If you’ve had a child involved with any Atlanta Ballet dance program over the last twenty years, you’ve been impacted by Sharon Story. The fifty-something former professional ballerina oversees the Ballet’s Centre for Dance Education, which teaches discipline, focus, camaraderie, and self-exploration to 20,000 children and youth each year. Of course, it offers them first-rate dance training to boot. Story grew the school from humble beginnings to its current position as one of the few accredited dance centers in the country.
While the success stories are too many to enumerate, a few stand out. There was Sibahle Tshibika from Johannesburg, for whom Story funded ballet training in Atlanta. Tshibika went on to win So You Think You Can Dance, South Africa and plans to open a community school to help other youngsters find a way out of poverty through dance. Another is Vanessa Alamo, an Atlantan who began with the Centre’s summer program in partnership with the Latin American Association at age eight, continuing on a scholarship all the way to the Ballet’s pre-professional division. She now dances at Brandeis University and plans to create a similar after-school arts program wherever she winds up.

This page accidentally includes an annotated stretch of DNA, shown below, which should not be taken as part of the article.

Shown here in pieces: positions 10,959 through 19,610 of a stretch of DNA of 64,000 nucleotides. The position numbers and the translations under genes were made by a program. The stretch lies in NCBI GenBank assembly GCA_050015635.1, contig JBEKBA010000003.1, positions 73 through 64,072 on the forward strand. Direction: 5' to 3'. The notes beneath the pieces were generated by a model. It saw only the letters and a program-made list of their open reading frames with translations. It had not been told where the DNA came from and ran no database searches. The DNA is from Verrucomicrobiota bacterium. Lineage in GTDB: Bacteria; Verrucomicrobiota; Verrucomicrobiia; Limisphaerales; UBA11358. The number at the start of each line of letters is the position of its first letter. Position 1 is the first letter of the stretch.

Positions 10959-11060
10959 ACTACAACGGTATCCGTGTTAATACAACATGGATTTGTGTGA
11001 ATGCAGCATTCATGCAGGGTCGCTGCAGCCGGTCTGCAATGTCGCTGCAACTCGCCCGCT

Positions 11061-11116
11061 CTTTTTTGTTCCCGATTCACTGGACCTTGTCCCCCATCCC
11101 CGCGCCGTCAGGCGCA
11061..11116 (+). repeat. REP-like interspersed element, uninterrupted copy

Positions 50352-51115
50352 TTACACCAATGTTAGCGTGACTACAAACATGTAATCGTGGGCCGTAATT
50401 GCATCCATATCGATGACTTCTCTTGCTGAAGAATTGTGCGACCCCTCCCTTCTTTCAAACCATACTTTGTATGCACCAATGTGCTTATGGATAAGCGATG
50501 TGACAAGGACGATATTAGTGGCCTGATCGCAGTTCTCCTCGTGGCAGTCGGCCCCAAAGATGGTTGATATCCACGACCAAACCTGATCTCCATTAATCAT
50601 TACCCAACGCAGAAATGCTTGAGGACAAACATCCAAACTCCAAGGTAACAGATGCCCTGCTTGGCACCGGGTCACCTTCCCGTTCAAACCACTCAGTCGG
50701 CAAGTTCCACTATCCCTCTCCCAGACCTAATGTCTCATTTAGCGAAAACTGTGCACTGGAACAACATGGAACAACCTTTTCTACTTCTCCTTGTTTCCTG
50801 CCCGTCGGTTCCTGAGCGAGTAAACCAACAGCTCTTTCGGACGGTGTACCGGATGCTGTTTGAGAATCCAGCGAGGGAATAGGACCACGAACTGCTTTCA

Story, mother to a grown son, says the generational impact of programs like those offered by the Atlanta Ballet can’t be overstated, especially with arts education being cut in many schools. “Whatever lives we can touch make a difference,” she says.
Words of Wisdom